There are many great texts, blog posts and other resources to help students prepare for the SAT, ACT and similar examinations. For my own part, when working with a student who is trying to prepare for a test of this nature, we approach the battle from two fronts; test-taking strategy and subject skill.   The first thing to do -- and this should be done at least a year in advance -- is to visit the website of whichever test one is taking and learn about the test, itself. The testing organization sites contain important information about the test content, sample questions, as well as general advice for successful testing. Many either contain or at least link to complete (and free) practice tests.   When preparing for a test of nearly any kind, the preparation should mimic -- and, if possible, exceed the difficulty of -- the anticipated test. Time yourself strictly, working through sample tests with realistic questions. That is, do the practice sessions as if... read more

When beginning to tutor a student preparing for the SAT, there are a couple steps that will lead to greater student success than just working through practice problems.   1. Explain what types of questions will be asked on the exam The SAT is an exam that works by using the same certain types of questions. For example, in the Reading section there will be types of questions that focus on the main idea of a passage or others that ask the reader to compare and contrast two shorter paragraphs. Getting your student familiar with the types of questions that will be used on the exam is a very effective way to practice and avoid any test-day surprises.   2. Identify which questions your student struggles with the most Once you cover what types of common questions are on the exam, you can determine which your student finds the easiest and which need some work. It isn’t helpful to study questions that aren’t difficult for your student, so find the types of... read more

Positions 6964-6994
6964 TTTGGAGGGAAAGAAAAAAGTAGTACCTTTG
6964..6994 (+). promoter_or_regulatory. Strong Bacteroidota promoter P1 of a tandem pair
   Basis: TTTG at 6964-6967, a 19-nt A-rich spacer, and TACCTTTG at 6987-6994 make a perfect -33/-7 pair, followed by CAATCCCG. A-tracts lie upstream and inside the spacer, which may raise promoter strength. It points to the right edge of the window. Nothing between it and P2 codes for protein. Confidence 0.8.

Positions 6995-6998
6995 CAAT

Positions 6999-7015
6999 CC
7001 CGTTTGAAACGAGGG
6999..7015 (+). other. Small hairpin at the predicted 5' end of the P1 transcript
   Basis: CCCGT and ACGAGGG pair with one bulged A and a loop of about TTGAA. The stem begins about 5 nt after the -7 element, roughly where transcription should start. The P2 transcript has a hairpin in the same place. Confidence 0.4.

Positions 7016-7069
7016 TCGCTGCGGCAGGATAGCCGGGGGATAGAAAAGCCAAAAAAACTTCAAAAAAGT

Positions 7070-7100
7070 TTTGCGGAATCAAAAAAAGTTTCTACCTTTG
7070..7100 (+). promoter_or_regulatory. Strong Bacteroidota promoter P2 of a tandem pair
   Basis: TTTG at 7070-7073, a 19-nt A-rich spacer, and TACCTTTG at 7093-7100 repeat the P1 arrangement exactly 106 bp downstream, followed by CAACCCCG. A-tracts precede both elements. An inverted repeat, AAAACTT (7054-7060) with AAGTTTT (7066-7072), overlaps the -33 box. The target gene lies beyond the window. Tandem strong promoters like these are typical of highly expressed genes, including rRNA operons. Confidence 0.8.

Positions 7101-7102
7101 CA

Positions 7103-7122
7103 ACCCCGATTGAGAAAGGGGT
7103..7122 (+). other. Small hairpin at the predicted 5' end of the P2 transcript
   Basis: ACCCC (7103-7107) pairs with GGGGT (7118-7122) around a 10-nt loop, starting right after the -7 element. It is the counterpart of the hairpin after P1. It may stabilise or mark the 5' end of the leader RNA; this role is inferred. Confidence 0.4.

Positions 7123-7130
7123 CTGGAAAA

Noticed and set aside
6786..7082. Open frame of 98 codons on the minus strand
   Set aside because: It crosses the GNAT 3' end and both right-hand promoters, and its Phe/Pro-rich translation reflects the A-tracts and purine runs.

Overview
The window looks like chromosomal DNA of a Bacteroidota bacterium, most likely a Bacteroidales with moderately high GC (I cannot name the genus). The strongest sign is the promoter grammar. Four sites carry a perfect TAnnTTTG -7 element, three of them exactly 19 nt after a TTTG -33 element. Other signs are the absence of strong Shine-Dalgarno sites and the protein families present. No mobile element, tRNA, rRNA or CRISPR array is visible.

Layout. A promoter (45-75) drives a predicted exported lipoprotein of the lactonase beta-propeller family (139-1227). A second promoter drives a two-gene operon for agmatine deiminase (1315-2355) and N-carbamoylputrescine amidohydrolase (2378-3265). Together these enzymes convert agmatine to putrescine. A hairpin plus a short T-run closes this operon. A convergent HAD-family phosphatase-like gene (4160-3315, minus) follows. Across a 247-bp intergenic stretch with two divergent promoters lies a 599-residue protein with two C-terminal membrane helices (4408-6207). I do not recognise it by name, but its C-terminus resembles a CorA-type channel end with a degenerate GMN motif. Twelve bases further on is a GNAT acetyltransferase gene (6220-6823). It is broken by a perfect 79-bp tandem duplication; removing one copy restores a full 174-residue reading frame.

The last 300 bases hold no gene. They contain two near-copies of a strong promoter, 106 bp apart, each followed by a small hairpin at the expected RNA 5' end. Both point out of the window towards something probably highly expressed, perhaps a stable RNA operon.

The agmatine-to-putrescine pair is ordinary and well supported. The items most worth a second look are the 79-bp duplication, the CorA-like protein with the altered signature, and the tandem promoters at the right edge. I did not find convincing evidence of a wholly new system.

It's the fall season, which means students are back in school! Don't let the rush of new classes and uniting with friends stop you from preparing for upcoming college entrance exams. Seniors, this is your last chance to improve your scores if you want to start college next fall, and, Juniors, get a jump start on some awesome scores with test prep tutoring and at-home practice tests.     Helpful Hint: Set aside 10 - 15 minutes a day for SAT and ACT words and definition quizzes -- it will pay off in a big way!